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Swiss trade association cautiously optimistic about economic growth

Switzerland’s major employer organisation is cautiously optimistic about prospects for the Swiss economy but does not expect rapid growth in the coming months because of global economic developments.

This content was published on July 21, 1999 - 11:57

Switzerland’s major employer organisation is cautiously optimistic about prospects for the Swiss economy but does not expect rapid growth in the coming months because of global economic developments.

Presenting its economic assessment on Wednesday, the Swiss Trade and Industry Association (Vorort) said the global economic situation appeared to become more stable -- particularly in light of the continued robust development of the United States economy and the foreseeable upturn in Europe.

Those positive developments still had to be seen against the background of continuing risks, the agency cautioned.

It underlined the possibility of a sudden plunge at the U.S. stock market, the tense overall situation of the U.S. economy and the still shaky economic situation of many threshold nations in the wake of the Asian financial crisis and its near-global fallout.

While the trade association lamented the stagnation of Swiss exports and the slow pace of domestic growth, the organisation nevertheless expressed confidence about growth prospects in the future.

Switzerland had streamlined much of its industrial production, the service sector was again performing solidly and the labour market situation had also improved, the trade association underlined in its report.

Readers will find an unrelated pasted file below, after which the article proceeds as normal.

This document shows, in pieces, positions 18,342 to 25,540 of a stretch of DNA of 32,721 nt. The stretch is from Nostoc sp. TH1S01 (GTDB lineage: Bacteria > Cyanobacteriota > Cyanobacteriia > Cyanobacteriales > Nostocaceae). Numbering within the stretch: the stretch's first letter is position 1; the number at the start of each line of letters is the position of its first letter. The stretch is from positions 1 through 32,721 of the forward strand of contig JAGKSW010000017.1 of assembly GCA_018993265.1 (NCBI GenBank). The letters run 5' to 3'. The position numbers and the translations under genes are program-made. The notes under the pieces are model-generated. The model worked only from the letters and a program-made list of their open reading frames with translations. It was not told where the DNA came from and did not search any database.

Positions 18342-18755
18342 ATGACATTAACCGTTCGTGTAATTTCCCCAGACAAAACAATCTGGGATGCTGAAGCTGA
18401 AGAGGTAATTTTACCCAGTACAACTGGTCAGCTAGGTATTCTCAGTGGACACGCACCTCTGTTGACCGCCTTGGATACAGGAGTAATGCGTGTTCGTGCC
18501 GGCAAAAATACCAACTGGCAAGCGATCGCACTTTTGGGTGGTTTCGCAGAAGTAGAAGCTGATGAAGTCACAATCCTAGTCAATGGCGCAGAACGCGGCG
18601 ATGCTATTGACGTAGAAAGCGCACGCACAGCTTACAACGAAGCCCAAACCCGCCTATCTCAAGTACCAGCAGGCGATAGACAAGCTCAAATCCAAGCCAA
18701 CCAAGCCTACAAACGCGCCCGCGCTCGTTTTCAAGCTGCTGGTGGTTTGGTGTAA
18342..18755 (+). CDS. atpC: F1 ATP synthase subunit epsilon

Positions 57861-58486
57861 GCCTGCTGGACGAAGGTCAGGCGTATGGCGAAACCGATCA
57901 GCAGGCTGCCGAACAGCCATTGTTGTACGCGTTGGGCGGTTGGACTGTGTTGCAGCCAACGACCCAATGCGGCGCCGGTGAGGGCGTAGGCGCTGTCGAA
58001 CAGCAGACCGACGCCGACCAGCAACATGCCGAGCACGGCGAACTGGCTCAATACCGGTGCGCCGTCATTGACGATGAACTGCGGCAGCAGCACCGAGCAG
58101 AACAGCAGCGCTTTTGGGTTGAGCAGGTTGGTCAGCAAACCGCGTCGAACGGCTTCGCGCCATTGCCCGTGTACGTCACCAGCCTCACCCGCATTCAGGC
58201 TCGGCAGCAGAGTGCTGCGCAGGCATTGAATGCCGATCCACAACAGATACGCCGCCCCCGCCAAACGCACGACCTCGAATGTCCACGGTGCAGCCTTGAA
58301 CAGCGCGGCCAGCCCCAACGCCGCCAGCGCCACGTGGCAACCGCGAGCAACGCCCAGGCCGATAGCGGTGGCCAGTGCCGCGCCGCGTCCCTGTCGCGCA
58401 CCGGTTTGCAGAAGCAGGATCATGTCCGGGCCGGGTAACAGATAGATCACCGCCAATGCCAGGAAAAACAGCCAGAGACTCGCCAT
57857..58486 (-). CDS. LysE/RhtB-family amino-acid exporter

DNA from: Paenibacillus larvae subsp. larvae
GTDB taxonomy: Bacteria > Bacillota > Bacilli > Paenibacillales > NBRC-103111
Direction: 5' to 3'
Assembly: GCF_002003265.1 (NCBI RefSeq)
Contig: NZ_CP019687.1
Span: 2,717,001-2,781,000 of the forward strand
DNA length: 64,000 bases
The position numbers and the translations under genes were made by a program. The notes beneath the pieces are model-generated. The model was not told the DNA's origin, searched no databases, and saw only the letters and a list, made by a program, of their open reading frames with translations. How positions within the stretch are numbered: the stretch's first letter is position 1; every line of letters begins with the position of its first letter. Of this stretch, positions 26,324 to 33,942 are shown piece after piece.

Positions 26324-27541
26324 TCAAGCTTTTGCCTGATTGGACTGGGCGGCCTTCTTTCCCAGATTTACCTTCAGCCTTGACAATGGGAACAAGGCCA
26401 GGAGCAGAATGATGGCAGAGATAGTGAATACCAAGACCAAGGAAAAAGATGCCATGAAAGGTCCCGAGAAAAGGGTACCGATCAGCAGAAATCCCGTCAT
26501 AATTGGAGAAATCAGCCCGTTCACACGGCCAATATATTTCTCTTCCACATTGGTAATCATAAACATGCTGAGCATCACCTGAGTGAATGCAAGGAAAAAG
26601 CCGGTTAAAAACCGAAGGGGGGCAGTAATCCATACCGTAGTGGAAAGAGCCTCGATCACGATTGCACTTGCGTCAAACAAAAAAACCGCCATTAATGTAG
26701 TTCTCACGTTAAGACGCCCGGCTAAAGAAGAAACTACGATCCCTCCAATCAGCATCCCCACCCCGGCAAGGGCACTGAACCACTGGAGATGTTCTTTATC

It called on the Swiss National Bank to pursue its policy of price stability but also allow enough room for economic growth with its monetary policy.

New government figures released on Wednesday appeared to signal a slight improvement for Swiss exports.

The customs authorities said exports had increased by 0.5 percent in the first half of this year. This was largely due to a 30 percent increase of exports to the U.S. and Canada.

The situation in the labour market also showed signs of recovery as the official unemployment rate fell to 2.6 percent in June – the lowest figure since June 1995. However, at least part of the drop was due to seasonal developments, with the construction industry again picking up.

While there has been a drop in unemployment in all major sectors of the Swiss economy in recent months, unemployment continues to hit non-Swiss citizens the hardest: about half of all those out of work are foreigners.

The gender gap also persisted in the labour market as there was still 1 percent more women without a job than men.


From staff and wire reports.


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